is made by men who are authorities in the
matter of trees. This being the case, and
considering the fact that we have been
making history by leaps and bounds ever
since the time of Columbus, it follows
that there are a number of "living monu
ments" in the form of historic trees scat
tered about the Capital City. Some of
the historic trees have disappeared from
the ken of man, and others are In a fair
way to follow, although modern tree sur
gery has stepped, in to save many of them
from death.
The White House grounds contain sev
eral of these notable trees, though the
number Is not what might be expected, as
it would seem but natural that each
President should be represented In this
way. Probably the most notable of the
White House trees Is the American elm,
said to have been planted by John Qulncy
Adams during his incumbency of his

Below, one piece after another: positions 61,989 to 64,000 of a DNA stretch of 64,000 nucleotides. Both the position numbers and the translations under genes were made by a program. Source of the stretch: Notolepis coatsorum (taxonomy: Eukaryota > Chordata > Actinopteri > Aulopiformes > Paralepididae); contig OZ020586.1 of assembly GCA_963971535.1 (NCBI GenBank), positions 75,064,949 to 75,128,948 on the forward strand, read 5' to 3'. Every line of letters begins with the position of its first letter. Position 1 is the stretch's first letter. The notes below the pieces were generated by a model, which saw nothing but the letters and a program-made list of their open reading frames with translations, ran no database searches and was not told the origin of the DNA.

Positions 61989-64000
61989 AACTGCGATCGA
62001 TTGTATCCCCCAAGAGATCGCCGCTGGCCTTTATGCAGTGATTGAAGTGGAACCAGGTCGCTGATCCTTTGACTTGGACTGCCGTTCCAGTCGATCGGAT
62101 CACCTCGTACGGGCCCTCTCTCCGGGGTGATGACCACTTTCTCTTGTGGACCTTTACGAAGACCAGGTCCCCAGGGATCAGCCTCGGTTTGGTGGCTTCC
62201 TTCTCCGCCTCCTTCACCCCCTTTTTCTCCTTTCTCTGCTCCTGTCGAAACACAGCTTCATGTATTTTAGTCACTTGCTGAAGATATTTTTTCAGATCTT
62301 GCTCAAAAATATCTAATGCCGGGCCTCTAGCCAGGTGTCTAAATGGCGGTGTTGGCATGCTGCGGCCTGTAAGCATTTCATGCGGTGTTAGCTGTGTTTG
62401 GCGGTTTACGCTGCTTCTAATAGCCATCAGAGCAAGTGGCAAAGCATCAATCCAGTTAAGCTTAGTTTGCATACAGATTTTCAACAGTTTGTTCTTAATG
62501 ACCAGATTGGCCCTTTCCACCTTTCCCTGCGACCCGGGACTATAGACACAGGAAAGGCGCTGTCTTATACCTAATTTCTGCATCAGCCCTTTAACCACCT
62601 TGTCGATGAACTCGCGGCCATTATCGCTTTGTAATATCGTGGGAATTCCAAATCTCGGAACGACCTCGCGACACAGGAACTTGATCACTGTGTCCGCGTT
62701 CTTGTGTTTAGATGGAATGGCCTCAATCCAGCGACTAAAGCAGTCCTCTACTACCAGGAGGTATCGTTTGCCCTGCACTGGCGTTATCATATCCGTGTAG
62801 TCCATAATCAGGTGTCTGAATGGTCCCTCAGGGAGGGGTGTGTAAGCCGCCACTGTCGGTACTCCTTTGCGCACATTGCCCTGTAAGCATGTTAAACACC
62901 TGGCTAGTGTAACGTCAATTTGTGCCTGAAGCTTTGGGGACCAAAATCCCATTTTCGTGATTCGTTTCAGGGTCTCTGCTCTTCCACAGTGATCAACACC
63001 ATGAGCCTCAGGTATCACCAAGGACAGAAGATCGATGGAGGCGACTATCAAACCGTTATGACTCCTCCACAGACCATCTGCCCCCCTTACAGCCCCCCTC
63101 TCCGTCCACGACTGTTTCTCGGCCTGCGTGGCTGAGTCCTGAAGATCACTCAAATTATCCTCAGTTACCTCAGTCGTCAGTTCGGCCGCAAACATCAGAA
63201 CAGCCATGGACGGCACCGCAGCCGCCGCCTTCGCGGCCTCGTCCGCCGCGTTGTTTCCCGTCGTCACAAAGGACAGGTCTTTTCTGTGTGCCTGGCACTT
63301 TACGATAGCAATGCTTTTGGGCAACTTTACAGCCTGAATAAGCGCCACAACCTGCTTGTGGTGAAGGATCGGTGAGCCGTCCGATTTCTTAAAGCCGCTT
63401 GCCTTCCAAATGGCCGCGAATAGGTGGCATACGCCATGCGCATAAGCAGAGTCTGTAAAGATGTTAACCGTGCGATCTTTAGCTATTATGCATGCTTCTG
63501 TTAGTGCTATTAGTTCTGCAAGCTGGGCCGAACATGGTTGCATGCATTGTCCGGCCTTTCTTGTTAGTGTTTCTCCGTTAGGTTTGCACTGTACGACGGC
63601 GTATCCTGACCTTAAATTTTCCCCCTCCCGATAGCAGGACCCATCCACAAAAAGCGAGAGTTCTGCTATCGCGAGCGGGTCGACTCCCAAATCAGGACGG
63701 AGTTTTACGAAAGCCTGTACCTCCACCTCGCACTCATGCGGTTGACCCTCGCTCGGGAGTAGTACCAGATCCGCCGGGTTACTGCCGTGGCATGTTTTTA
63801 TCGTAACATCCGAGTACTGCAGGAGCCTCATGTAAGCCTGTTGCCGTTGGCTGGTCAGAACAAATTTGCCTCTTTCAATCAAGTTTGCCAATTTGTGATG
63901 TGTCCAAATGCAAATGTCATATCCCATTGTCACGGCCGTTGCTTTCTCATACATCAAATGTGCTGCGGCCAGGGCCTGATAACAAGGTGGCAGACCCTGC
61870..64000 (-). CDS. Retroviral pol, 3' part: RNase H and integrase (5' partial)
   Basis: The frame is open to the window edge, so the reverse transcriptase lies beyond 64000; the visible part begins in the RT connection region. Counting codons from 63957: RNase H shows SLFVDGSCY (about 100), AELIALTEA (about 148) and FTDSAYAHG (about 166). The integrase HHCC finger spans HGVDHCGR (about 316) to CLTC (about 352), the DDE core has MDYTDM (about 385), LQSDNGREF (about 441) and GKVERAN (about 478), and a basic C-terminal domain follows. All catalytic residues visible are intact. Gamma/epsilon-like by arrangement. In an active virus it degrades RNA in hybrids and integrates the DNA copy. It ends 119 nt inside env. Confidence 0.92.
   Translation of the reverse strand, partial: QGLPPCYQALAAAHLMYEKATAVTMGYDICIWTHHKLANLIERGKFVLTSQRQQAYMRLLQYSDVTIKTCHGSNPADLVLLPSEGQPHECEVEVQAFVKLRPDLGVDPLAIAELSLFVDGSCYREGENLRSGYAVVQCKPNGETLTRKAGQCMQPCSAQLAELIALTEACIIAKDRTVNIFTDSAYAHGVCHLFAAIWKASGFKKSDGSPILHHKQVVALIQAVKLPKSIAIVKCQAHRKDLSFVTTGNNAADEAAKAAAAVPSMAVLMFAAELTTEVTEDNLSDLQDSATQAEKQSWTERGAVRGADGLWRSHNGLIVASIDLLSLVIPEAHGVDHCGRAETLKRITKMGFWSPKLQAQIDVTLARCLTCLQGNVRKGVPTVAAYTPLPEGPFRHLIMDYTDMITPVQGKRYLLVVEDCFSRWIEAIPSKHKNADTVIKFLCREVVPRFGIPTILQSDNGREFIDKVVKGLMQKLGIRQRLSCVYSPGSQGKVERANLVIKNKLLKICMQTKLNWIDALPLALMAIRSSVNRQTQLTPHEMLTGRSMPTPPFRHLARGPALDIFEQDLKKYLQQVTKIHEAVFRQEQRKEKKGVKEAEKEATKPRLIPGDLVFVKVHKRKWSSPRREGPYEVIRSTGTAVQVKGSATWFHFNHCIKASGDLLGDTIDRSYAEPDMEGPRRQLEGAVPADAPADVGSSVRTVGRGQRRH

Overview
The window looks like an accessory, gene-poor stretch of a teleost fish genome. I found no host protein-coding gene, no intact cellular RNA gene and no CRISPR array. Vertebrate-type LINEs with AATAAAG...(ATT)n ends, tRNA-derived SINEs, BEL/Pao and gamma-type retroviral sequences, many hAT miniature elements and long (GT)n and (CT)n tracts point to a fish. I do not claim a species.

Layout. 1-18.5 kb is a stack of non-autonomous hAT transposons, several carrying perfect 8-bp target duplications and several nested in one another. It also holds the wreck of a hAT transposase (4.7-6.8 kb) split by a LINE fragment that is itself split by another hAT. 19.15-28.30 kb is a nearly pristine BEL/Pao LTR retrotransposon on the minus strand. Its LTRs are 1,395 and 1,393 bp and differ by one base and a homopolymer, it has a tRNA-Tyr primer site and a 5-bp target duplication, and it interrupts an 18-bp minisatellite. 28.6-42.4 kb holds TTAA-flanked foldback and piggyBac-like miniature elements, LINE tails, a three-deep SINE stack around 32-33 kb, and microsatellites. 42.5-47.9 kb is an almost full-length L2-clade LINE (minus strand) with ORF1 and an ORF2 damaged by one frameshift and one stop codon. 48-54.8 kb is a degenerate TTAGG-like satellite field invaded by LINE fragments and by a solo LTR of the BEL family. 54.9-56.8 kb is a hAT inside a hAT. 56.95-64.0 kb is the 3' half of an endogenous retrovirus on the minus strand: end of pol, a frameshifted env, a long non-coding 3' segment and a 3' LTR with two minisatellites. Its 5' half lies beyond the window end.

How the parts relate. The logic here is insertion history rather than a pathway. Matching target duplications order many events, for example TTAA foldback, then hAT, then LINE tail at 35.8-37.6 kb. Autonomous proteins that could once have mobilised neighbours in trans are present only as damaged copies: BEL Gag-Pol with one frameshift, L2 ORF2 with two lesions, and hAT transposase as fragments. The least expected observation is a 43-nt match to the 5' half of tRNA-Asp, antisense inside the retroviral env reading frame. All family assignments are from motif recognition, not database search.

office as sixth President of the United
States. It Is situated on tho mound to the
southeast of the White House, and is Im
mediately noticeable by reason of Its size,
towering above the' plantings of a later
Another American elm was planted by
President Rutherford B. Hayes In March,
1S73, near the west entrance of the north
roadway approach to the White House,
while near the roadway on the east side
of the grounds is a sweet gum tree
planted b- Benjamin Harrison while he
was President
Later Presidential Trees.
-Jn 1SSS President McKlnley planted a
scarlet oak In the lawn west of the
White House, bordering the walk now
leading to the executive offices, where It
still stands as a monument to the third
martyred President No other President
eems to have perpetuated his memory by
this means until Mr. Roosevelt came to
the White House,-when, on Tebruary 22.
1904, he and Mrs. Roosevelt each planted
a fern-leaved, beech tree in the lawns
east and west of the walk leading to the.
entrance to the White House from Ex
ecutive' avenue These trees were thirty
years of age when removed from their
original situation In Seaton Park, and
were removed with frozen balls of earth
protecting their roots. They suffered no
dwarfage by reason of their uprootal and